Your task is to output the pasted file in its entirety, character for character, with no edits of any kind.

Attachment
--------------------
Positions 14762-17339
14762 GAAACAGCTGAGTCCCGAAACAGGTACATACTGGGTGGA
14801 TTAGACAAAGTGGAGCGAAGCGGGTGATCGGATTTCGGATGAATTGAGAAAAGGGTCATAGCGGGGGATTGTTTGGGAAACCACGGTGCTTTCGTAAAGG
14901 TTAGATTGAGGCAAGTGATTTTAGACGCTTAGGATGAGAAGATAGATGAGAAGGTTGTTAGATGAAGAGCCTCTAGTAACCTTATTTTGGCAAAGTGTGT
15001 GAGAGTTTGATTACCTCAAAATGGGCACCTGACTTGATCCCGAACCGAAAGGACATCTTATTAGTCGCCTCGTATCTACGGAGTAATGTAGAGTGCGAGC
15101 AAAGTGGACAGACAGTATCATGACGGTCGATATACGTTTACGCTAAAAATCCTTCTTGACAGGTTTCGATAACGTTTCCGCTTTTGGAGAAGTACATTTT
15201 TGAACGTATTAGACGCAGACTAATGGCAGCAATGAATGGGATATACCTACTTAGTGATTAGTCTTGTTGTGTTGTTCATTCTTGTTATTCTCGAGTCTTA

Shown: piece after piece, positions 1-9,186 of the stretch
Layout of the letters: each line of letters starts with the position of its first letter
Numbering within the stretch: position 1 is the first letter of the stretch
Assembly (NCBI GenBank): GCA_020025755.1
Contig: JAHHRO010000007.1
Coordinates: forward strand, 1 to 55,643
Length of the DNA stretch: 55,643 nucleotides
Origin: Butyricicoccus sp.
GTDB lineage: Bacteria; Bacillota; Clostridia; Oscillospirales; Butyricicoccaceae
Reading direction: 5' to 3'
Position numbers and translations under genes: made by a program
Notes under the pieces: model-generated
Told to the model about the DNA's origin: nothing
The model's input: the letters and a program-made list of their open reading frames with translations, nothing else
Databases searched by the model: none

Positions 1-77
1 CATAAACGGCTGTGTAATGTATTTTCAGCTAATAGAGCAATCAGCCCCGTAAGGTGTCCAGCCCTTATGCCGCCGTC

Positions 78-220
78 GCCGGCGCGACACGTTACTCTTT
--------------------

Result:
Positions 14762-17339
14762 GAAACAGCTGAGTCCCGAAACAGGTACATACTGGGTGGA
14801 TTAGACAAAGTGGAGCGAAGCGGGTGATCGGATTTCGGATGAATTGAGAAAAGGGTCATAGCGGGGGATTGTTTGGGAAACCACGGTGCTTTCGTAAAGG
14901 TTAGATTGAGGCAAGTGATTTTAGACGCTTAGGATGAGAAGATAGATGAGAAGGTTGTTAGATGAAGAGCCTCTAGTAACCTTATTTTGGCAAAGTGTGT
15001 GAGAGTTTGATTACCTCAAAATGGGCACCTGACTTGATCCCGAACCGAAAGGACATCTTATTAGTCGCCTCGTATCTACGGAGTAATGTAGAGTGCGAGC
15101 AAAGTGGACAGACAGTATCATGACGGTCGATATACGTTTACGCTAAAAATCCTTCTTGACAGGTTTCGATAACGTTTCCGCTTTTGGAGAAGTACATTTT
15201 TGAACGTATTAGACGCAGACTAATGGCAGCAATGAATGGGATATACCTACTTAGTGATTAGTCTTGTTGTGTTGTTCATTCTTGTTATTCTCGAGTCTTA

Shown: piece after piece, positions 1-9,186 of the stretch
Layout of the letters: each line of letters starts with the position of its first letter
Numbering within the stretch: position 1 is the first letter of the stretch
Assembly (NCBI GenBank): GCA_020025755.1
Contig: JAHHRO010000007.1
Coordinates: forward strand, 1 to 55,643
Length of the DNA stretch: 55,643 nucleotides
Origin: Butyricicoccus sp.
GTDB lineage: Bacteria; Bacillota; Clostridia; Oscillospirales; Butyricicoccaceae
Reading direction: 5' to 3'
Position numbers and translations under genes: made by a program
Notes under the pieces: model-generated
Told to the model about the DNA's origin: nothing
The model's input: the letters and a program-made list of their open reading frames with translations, nothing else
Databases searched by the model: none

Positions 1-77
1 CATAAACGGCTGTGTAATGTATTTTCAGCTAATAGAGCAATCAGCCCCGTAAGGTGTCCAGCCCTTATGCCGCCGTC

Positions 78-220
78 GCCGGCGCGACACGTTACTCTTT